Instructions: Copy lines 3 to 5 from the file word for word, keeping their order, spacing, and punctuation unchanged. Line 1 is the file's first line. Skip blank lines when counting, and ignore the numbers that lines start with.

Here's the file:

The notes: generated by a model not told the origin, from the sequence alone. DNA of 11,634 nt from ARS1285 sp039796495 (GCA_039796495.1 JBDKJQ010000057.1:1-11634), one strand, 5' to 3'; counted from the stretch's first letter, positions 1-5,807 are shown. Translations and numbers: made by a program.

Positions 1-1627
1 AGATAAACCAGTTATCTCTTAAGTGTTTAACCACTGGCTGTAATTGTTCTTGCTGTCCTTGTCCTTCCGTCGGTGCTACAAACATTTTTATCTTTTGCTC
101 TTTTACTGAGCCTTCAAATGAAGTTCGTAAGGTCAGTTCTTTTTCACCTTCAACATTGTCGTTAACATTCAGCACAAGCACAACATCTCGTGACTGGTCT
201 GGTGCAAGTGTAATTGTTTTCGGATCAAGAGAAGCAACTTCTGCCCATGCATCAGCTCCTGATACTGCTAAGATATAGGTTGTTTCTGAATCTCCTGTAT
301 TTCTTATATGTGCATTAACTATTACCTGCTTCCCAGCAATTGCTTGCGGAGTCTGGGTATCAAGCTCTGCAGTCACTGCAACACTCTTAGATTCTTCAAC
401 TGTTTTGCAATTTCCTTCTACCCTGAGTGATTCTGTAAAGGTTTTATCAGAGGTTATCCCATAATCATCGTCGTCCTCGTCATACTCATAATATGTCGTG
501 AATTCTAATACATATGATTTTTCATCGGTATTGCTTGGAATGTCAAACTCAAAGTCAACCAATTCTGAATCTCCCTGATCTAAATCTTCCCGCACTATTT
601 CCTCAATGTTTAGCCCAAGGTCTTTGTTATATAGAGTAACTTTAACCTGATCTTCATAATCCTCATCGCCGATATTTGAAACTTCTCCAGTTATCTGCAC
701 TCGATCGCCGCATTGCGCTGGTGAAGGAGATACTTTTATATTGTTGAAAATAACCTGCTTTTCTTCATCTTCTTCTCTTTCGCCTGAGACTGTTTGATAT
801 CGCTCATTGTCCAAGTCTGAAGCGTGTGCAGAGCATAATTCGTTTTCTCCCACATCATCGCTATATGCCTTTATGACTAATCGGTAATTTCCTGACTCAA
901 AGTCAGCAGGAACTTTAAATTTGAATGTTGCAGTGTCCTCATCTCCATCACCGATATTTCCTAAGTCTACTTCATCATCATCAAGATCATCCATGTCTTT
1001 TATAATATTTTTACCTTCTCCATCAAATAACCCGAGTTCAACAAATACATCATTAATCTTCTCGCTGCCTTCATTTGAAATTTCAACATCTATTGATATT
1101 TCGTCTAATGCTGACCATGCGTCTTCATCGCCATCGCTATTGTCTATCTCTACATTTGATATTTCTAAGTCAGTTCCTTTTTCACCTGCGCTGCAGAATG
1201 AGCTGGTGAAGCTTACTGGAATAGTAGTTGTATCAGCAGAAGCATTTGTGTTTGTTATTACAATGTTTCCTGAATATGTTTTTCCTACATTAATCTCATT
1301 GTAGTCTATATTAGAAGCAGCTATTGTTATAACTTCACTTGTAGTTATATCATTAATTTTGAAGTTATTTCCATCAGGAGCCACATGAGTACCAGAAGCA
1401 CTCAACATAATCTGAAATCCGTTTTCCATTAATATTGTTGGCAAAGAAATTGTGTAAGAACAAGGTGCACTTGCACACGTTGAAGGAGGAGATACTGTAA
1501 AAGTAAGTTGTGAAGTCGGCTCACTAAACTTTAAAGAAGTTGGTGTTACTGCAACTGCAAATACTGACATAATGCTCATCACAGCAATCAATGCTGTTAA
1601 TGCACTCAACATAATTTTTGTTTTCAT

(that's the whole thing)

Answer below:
1 AGATAAACCAGTTATCTCTTAAGTGTTTAACCACTGGCTGTAATTGTTCTTGCTGTCCTTGTCCTTCCGTCGGTGCTACAAACATTTTTATCTTTTGCTC
101 TTTTACTGAGCCTTCAAATGAAGTTCGTAAGGTCAGTTCTTTTTCACCTTCAACATTGTCGTTAACATTCAGCACAAGCACAACATCTCGTGACTGGTCT
201 GGTGCAAGTGTAATTGTTTTCGGATCAAGAGAAGCAACTTCTGCCCATGCATCAGCTCCTGATACTGCTAAGATATAGGTTGTTTCTGAATCTCCTGTAT